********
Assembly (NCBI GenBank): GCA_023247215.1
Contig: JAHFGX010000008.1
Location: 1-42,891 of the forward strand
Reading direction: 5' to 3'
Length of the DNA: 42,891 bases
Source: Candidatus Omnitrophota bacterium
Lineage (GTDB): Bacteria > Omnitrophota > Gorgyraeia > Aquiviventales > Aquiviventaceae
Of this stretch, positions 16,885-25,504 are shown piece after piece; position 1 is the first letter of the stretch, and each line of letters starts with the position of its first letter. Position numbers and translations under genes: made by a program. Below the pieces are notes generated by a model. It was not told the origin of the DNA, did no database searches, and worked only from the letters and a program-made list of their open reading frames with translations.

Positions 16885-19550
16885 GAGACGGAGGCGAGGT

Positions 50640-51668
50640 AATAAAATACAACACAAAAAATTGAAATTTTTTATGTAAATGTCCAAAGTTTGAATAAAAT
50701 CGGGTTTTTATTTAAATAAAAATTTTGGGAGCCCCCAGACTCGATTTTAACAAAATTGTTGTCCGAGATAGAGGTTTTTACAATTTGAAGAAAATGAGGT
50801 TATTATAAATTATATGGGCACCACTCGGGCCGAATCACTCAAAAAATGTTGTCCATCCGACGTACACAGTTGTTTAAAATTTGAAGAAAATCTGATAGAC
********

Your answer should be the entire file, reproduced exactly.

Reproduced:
Assembly (NCBI GenBank): GCA_023247215.1
Contig: JAHFGX010000008.1
Location: 1-42,891 of the forward strand
Reading direction: 5' to 3'
Length of the DNA: 42,891 bases
Source: Candidatus Omnitrophota bacterium
Lineage (GTDB): Bacteria > Omnitrophota > Gorgyraeia > Aquiviventales > Aquiviventaceae
Of this stretch, positions 16,885-25,504 are shown piece after piece; position 1 is the first letter of the stretch, and each line of letters starts with the position of its first letter. Position numbers and translations under genes: made by a program. Below the pieces are notes generated by a model. It was not told the origin of the DNA, did no database searches, and worked only from the letters and a program-made list of their open reading frames with translations.

Positions 16885-19550
16885 GAGACGGAGGCGAGGT

Positions 50640-51668
50640 AATAAAATACAACACAAAAAATTGAAATTTTTTATGTAAATGTCCAAAGTTTGAATAAAAT
50701 CGGGTTTTTATTTAAATAAAAATTTTGGGAGCCCCCAGACTCGATTTTAACAAAATTGTTGTCCGAGATAGAGGTTTTTACAATTTGAAGAAAATGAGGT
50801 TATTATAAATTATATGGGCACCACTCGGGCCGAATCACTCAAAAAATGTTGTCCATCCGACGTACACAGTTGTTTAAAATTTGAAGAAAATCTGATAGAC